The actual repair process was pretty simple.  After making sure the shoe and the insole were clean and dry, I applied a thin layer of Shoe Goo to the outer edge of the insole's forefoot (highlighted in the photo below), flattening out the glue bead with the shaft of a Q-tip—I didn't want to use any adhesive under the weight-bearing area of the insole in case the glue left any lumps or hard spots. That wouldn't feel too great on the sole of your foot during a race!


I only put glue in this area, avoiding the weight-bearing areas on the sole.

After waiting for three minutes for the glue to firm up a bit, I put the insole back into the shoe, making sure not to get any Shoe Goo on the upper and being careful to get the insole alignment right.  

Unlaced the shoe for easier access to the forefoot
Keeping the insole flat for glue curing
  I had removed the laces entirely so I had an easier time getting the insole inserted into the forefoot of the shoe.  Using my fingertips, I pushed down hard on the edges of the insole to squeeze the adhesive into the mesh, and to smooth out any creases or bumps.  If the glue holds, there's no do-over with this! Fortunately, Shoe Goo doesn't fully cure for several hours, so you can fix any mistakes if you're quick about it. 

To make sure the insole did not peel up, I re-laced the shoe and stuffed it tightly with newspapers from forefoot to heel.  I let it sit this way for two days.
 
Today I took the repaired flats for a spin at my high school's 2-mile cross country alumni race on wet grass with some tight turns.  So far, so good: even though the shoe got quite wet and I ran pretty hard in it, the insole feels secure in the shoe, and I had no issues with peeling or crumpling during the race! I also didn't feel any lumps or hard spots where I put the glue after it cured.  I'll update this page if I have any problems in the future.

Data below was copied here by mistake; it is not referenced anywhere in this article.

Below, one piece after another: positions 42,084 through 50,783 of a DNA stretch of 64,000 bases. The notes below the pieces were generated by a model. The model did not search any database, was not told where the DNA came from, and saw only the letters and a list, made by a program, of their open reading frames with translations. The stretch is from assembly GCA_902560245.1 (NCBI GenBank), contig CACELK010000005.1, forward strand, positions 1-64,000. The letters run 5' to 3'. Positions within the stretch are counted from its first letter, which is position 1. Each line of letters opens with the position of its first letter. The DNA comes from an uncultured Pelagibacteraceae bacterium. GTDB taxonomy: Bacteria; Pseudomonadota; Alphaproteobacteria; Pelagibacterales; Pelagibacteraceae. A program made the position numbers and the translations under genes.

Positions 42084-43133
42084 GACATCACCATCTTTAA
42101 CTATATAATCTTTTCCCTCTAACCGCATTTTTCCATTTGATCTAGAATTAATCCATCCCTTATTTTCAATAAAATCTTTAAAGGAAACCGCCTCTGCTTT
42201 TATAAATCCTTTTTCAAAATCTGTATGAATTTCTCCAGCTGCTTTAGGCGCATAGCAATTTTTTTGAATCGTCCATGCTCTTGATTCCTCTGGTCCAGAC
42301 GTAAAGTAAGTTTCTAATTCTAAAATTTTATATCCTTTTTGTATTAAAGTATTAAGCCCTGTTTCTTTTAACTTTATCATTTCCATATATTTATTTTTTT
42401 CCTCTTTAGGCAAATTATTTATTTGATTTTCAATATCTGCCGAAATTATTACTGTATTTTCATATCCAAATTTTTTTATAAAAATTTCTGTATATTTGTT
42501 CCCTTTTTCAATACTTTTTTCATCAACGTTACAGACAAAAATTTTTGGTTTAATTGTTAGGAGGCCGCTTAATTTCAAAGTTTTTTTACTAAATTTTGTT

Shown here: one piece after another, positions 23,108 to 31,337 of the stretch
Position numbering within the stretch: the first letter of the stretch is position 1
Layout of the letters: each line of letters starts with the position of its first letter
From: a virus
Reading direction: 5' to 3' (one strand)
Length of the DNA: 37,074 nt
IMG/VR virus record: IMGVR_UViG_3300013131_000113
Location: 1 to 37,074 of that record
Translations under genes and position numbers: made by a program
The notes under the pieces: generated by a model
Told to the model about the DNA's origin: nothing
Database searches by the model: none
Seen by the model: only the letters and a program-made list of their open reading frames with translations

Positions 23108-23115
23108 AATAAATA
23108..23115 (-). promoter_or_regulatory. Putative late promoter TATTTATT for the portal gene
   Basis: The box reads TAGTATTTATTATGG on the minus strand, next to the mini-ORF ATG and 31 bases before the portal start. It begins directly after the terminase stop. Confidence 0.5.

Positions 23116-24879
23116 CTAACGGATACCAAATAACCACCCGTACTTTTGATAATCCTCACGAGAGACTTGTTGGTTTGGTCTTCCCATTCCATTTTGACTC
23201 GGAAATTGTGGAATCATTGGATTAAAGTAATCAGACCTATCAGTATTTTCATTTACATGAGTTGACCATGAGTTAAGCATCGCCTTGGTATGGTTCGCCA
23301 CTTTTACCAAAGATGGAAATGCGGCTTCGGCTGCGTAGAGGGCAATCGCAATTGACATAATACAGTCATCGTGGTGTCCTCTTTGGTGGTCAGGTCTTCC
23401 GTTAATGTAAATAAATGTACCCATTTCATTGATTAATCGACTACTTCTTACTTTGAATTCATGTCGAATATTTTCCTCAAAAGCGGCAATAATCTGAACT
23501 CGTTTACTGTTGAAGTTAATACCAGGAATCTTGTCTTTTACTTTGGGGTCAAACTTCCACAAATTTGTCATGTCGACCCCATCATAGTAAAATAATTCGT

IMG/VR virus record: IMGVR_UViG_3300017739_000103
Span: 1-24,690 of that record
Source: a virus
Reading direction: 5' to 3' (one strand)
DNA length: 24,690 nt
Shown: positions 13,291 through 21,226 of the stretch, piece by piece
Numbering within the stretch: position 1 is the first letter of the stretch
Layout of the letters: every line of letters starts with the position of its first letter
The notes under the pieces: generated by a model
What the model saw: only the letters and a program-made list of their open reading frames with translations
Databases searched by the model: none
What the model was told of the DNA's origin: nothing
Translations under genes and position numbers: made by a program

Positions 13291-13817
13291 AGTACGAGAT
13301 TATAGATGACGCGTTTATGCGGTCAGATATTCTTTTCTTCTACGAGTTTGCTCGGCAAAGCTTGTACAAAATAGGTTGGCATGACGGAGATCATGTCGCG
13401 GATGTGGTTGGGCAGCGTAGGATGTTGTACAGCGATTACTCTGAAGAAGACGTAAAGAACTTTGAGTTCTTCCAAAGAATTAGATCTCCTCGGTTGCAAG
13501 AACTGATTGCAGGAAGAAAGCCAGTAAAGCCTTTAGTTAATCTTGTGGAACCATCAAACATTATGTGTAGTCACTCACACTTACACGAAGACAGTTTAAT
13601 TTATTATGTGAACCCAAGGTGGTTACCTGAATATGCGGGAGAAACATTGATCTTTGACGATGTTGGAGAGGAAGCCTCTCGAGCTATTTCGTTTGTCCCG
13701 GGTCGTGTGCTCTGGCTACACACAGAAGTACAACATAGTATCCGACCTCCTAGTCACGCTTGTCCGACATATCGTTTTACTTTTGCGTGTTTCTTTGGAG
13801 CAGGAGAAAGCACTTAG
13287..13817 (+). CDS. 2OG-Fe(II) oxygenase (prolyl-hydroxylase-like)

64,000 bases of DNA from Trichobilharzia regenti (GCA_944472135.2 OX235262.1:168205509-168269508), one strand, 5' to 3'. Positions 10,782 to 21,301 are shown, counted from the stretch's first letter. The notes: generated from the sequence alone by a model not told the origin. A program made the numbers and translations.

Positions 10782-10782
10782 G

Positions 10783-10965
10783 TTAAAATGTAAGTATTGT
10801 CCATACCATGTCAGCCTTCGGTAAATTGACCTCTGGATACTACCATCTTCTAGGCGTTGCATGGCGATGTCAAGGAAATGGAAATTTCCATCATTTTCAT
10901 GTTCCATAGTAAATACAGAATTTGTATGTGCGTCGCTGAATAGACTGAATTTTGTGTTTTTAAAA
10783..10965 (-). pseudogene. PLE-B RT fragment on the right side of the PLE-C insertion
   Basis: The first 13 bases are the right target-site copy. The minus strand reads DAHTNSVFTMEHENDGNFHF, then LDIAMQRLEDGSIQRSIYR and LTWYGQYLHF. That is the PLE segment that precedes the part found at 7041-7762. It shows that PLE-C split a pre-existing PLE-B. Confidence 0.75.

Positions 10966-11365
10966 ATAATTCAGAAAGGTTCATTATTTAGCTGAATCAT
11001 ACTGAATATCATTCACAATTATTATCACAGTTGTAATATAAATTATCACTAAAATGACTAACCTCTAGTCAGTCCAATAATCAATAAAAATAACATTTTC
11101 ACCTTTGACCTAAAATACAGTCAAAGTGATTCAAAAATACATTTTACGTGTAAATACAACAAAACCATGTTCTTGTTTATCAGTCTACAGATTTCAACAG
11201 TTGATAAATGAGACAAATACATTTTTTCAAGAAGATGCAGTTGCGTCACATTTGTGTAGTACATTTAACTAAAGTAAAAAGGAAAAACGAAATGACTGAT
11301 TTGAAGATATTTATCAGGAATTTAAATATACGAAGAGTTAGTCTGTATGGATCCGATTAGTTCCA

All done and holding up great!

6 comments:

  1. Hi,
    thx for the post!
    Could you update whether the sole stayed in for a longer period of time?

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  2. It did! I used the shoes for all of my faster workouts for several months without any problems with the sole again.

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  3. Thanks good article i am having same issue by the heel on the side my soles are folding down.

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  4. I think I got mine at Walgreens or Ace Hardware. Surprisingly easy to find!

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  5. Thanks, this is the only post of this kind I can find on the Internet. I'm going to try the same with some basketball shoes.

    As a side, since I see you like minimalism do you have an opinion on the Vivo training shoes? I have a pair I intend to put a lot of miles on but I'm not sure if they will hold up to semi-serious or workouts. It seems they are a bit more form than function but feel amazing in contact with the ground.